6/29/12

Lord Cardigan & the Charge of the Light Brigade: Battle of Balaclava, 1854

James Thomas Brudenell (b.1797-1868), 7th earl of Cardigan, known popularly as Lord Cardigan, commander of the 600 or so British cavalrymen who participated in the Charge of the Light Brigade, at the Battle of Balaclava during the Crimean War in 1854, is perhaps singularly one of the most controversial figures of his day and in modern military history circles as well. Amongst the many histories, homages, and works of art devoted to the Crimean War and the Charge of Light Brigade, one of the most famous and endearing must be Alfred, Lord Tennyson's poem of the same year, The Charge of the Light Brigade.


Lord Cardigan, commander of the Light Brigade

Modern interpretations put Lord Cardigan at the center of one of the most misunderstood but oft-cited events in military history. What is known of the Charge of the Light Brigade is that the British commander Lord Raglan (b.1788-1855), who had an lost arm serving with Wellington at Waterloo, ordered Lord Lucan, the cavalry commander at Balaclava to order Lord Cardigan’s Light Brigade to advance and prevent the Russians from removing the British cannon which had been captured following the Turks retreat from the front redoubts.

British General Lord Raglan

Academic works like David Saul’s The Homicidal Earl, the Life of Lord Cardigan, and more popular history interpretations like the 1968 film, The Charge Light Brigade, have presented the relationship between Lord Lucan and Lord Cardigan (who were brother in-laws) as a classic example of the inept and corrupt rule of aristocracy leading to military and diplomatic disaster. Furthermore both works have painted Cardigan as an arrogant, spiteful, and petty example of the worst qualities of the privileged upper class of Victorian England.

What is known of the Charge of the Light Brigade is that it was most certainly suicidal for the men of Cardigan’s 11th Hussars (and the other attachment cavalry units) who charged down a 2000 yard valley where enemy artillery was waiting, with guns aimed on them from head on and on both flanks, creating a triangular field of fire, which became a killing field in which man and beast were maimed or killed. Of the around 600 men who were healthy enough to fight in the Light Brigade that fateful day, October 25, 1854, 100-120 were killed in the charge or from wounds later.

Lord Cardigan in his Hussar's uniform

Amazingly there were many in the Light Brigade, perhaps as many 75-100+ men who had not even been touched and charged and made it back unscathed. Despite the fierce resistance on the way to the Russian Guns, the majority of the 11th Hussars reached the guns with artillery exploding all around them and musket fire picking them off.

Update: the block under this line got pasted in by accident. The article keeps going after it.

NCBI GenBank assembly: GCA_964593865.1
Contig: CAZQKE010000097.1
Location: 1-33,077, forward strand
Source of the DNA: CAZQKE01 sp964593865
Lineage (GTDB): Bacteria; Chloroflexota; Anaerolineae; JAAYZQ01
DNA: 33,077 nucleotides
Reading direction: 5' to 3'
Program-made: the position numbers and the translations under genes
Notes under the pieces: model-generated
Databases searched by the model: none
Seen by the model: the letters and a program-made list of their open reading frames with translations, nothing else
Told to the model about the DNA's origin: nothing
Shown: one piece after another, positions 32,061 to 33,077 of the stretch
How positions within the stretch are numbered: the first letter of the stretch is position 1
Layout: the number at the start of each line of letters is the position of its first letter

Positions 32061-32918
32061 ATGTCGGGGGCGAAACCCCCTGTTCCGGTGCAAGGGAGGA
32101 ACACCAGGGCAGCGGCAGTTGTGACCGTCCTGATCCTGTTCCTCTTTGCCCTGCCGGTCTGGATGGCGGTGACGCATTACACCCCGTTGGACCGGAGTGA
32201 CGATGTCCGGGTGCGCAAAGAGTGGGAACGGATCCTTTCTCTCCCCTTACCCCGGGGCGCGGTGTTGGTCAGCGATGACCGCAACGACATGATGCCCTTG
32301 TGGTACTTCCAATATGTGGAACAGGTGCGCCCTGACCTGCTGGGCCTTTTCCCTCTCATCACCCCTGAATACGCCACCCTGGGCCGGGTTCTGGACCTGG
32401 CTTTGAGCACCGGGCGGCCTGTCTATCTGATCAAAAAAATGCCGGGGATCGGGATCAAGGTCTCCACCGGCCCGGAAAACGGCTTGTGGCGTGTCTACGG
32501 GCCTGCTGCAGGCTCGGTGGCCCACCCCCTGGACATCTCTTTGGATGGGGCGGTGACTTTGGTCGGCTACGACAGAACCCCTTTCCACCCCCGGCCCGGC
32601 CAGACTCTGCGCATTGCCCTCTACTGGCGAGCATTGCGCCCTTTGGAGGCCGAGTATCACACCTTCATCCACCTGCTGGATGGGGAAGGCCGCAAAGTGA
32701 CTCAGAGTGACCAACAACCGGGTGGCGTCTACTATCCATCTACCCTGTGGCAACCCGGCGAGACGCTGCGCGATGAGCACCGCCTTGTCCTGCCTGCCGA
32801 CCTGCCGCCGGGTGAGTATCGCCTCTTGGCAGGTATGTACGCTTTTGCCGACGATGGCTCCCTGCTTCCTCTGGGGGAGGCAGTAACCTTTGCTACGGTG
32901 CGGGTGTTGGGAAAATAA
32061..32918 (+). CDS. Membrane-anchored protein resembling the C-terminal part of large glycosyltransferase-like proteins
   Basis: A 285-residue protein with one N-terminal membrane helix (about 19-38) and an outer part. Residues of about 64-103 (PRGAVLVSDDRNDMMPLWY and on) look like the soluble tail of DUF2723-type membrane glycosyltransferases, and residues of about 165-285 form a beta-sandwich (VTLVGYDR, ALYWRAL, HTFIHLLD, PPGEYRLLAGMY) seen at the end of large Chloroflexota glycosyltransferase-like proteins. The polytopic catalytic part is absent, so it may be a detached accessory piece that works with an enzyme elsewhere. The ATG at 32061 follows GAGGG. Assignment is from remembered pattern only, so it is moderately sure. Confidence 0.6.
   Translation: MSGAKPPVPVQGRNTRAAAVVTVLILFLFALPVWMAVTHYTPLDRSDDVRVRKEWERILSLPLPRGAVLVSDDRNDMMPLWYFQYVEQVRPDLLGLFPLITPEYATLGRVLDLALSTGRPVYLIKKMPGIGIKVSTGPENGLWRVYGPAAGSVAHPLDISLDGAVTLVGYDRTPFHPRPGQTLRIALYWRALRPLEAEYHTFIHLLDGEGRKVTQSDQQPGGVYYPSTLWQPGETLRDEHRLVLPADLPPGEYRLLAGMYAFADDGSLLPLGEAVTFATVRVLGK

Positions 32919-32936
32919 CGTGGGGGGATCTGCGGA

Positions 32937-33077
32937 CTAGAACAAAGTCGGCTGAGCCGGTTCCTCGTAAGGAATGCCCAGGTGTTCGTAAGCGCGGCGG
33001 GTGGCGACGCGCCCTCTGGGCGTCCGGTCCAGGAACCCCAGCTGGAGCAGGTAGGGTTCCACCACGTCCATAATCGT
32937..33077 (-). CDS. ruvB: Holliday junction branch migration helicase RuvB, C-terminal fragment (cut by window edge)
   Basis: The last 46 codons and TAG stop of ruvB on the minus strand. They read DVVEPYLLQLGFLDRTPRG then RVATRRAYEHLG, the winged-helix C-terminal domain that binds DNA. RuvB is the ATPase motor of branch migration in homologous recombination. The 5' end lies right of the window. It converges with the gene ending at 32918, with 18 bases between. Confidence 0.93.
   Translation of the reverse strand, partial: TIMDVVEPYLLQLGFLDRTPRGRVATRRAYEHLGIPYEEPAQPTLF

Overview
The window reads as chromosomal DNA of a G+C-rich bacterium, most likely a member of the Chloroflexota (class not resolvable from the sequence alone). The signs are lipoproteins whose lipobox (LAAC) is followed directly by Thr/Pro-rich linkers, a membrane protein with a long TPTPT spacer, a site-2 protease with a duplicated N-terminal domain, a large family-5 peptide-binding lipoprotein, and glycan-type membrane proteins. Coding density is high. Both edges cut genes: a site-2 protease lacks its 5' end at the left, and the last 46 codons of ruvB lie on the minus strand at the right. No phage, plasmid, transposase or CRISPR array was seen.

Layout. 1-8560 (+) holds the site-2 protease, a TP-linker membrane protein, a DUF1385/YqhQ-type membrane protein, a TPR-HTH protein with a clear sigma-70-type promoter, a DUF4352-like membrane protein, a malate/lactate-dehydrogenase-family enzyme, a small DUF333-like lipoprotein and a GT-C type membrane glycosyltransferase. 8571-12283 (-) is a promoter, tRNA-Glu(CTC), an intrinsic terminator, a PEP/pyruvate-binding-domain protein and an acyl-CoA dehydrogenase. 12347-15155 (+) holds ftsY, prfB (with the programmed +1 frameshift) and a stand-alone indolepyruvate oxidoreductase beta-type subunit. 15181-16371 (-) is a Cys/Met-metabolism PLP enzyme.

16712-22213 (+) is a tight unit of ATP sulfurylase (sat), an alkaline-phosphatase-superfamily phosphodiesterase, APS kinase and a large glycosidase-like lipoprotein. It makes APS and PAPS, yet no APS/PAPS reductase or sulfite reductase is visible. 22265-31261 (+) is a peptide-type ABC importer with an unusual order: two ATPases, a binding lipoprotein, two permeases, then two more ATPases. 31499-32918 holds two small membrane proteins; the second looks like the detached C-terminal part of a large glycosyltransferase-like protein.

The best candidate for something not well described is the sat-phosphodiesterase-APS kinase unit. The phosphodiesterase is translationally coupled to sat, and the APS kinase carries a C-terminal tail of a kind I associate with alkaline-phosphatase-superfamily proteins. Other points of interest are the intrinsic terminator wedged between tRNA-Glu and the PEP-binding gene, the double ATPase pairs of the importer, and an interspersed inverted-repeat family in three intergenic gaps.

A fight ensued between the British and Russian infantry and cavalry who were defending the guns. The Hussars who made it to the Russian lines managed to get the best of the infantry once they charged the guns. Lord Cardigan was among the first Hussars to reach the guns before retreating quickly and in good order, partly because he had no clue as to what his orders on the field were. This was conduct was held against Cardigan for the rest of his life.

 Cardigan leading the charge of the Light Brigade

After the charge Lord Cardigan exclaimed “men it was a mad-brained trick, but no fault of mine” to some of his men who had straggled back to British lines, some if not most without their mounts, badly wounded and in a daze. Several accounts not that a unnamed Hussar asked Cardigan if they could charge again to his comrades cheers, perhaps only in jest which Cardigan kindly turned down. In the fatal moments leading directly up to the charge, the young and dashing Captain Louis Nolan, known as one of the best horseman in Europe, relayed the message to Lord Lucan that Raglan ordered the Light Brigade under Cardigan’s command to attack the Russians guns and prevent the English guns from being taken from the field.

Captain Nolan's obituary portrait

What Russians he should have attacked or where no one will ever know for sure. Nolan dramatically exclaimed that the advance should grab the cannons being taken away, pleading with Lucan “There my lord, There is your enemy! There are your guns!” Right as the Light Brigade charged Nolan was hit by an artillery shell and killed instantly, apparently trying to re-rout Cardigan and his brigade as they charged into the “valley of death” (though this is not known for sure), and into the annals of military history. Lord Raglan died of dysentery less than a year later so neither mans motives and/or true role in the Charge will ever be revealed. It is often taken for granted that the Battle of Balaclava was a tactical and strategic victory for the British cavalry, as both the Heavy and Light Brigades charged their enemy inflicting casualties and sending them into a panicked retreat.

During the Charge of the Light Brigade the Russian cavalry retreated almost immediately upon seeing the brigade charge down the valley, contradicting the traditional history that it was a complete blunder, a massacre and failure. Some of these frightened Russian soldiers even fired on their own troops in order to escape and flee the field after the Light Brigade’s thundering charge down the valley reached the guns.

Cardigan among the Russian guns at Balaclava, 1854

While the rest of the Crimea conflict saw little use for cavalry charges with the Siege of Sebastopol, they critical battle and campaign of the war, Lord Cardigan and his gallant ‘redshanked’ Hussars still managed to etch a lasting epitaph in the histories of cavalry and horse warfare in the 19th century. Lord Cardigan died in 1868 after falling from his horse.

Suggested Further Reading

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